Many Pennsylvania spouses have heard the term “collaborative divorce,” but are uncertain how that process actually plays out. Because collaboration is still outside of the norm in divorce law, many people immediately eschew it as a valid option. That is unfortunate, because there are a number of advantages to taking a collaborative approach to reaching a divorce settlement. One state has gone so far as to legislate divorce, and now requires couples to at least attempt to work out matters of child custody, property division and more on their own, outside of court.
Spouses who take a collaborative approach commit to working through the details of their divorce with a shared goal of avoiding litigation, and reaching fair decisions with which both sides can live. They usually retain their own individual attorneys, who act as advisors throughout the process and make suggestions to help keep negotiations on track. Working together may be a challenge at first, but the process can be beneficial for parents, who will have to transition into co-parenting roles as they complete their divorce.
Collaboration also has a sizable social benefit. Litigated divorces place a substantial burden on the court system, both in large cities and small towns across the nation. Dockets are often clogged with cases, and aging courthouses are not always well-equipped to keep up with the flow of litigants. Litigated divorces also require higher staffing levels. In many parts of the nation, couples have to wait for long periods of time before their case can even be scheduled for a hearing.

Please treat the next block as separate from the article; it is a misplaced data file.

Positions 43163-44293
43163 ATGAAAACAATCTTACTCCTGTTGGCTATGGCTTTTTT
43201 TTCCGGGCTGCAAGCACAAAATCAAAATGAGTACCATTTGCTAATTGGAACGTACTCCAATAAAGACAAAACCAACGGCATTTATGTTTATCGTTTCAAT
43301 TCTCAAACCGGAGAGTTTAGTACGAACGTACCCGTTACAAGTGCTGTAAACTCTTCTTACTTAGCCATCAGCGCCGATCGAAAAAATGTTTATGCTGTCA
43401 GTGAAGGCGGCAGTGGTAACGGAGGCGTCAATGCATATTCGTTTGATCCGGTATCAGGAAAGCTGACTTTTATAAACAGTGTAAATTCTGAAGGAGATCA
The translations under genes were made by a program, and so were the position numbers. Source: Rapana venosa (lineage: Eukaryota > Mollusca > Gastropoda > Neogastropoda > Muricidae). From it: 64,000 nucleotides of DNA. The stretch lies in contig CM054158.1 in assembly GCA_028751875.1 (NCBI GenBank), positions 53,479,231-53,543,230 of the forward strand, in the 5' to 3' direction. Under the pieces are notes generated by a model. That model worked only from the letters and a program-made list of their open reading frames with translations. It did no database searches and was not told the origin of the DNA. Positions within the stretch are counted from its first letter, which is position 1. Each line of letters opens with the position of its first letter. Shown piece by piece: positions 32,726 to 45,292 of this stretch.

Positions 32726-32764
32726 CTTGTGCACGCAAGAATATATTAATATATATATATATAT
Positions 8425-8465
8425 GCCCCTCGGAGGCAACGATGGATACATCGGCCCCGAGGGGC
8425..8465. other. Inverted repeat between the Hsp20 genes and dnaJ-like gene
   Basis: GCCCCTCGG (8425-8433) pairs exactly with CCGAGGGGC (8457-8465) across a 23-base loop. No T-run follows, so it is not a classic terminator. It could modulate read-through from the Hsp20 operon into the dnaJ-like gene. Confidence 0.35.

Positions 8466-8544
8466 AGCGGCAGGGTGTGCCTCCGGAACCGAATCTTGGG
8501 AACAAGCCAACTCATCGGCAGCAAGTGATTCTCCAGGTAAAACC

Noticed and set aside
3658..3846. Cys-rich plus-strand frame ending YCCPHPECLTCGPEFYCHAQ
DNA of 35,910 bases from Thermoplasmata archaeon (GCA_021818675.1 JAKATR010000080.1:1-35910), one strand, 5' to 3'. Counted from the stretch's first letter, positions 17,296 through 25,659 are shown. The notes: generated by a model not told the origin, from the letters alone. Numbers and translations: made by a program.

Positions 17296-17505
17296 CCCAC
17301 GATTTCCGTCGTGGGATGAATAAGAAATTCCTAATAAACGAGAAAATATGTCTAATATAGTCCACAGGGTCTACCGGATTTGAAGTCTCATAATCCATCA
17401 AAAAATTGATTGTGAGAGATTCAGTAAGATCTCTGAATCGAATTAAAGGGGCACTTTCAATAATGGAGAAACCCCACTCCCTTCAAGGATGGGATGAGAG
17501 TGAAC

The state that recently passed the Collaborative Law Process Act hopes that by compelling couples to at least attempt collaboration, some of those pressures can be relieved. When collaboration is a success, everyone benefits. Spouses are able to move beyond their divorce in a shorter period of time and with less bitterness. Courts are relieved of some of the pressure that divorces place on the judicial system. Collaboration will not work for all Pennsylvania couples, but it is a great option for many, and is something that should be given fair consideration when weighing the options for working through matters of child custody, property division and beyond.
Source: legalscoops.com, “Will New Florida Law Usher in Kinder, Gentler Divorces?“, Jacob Maslow, July 3, 2017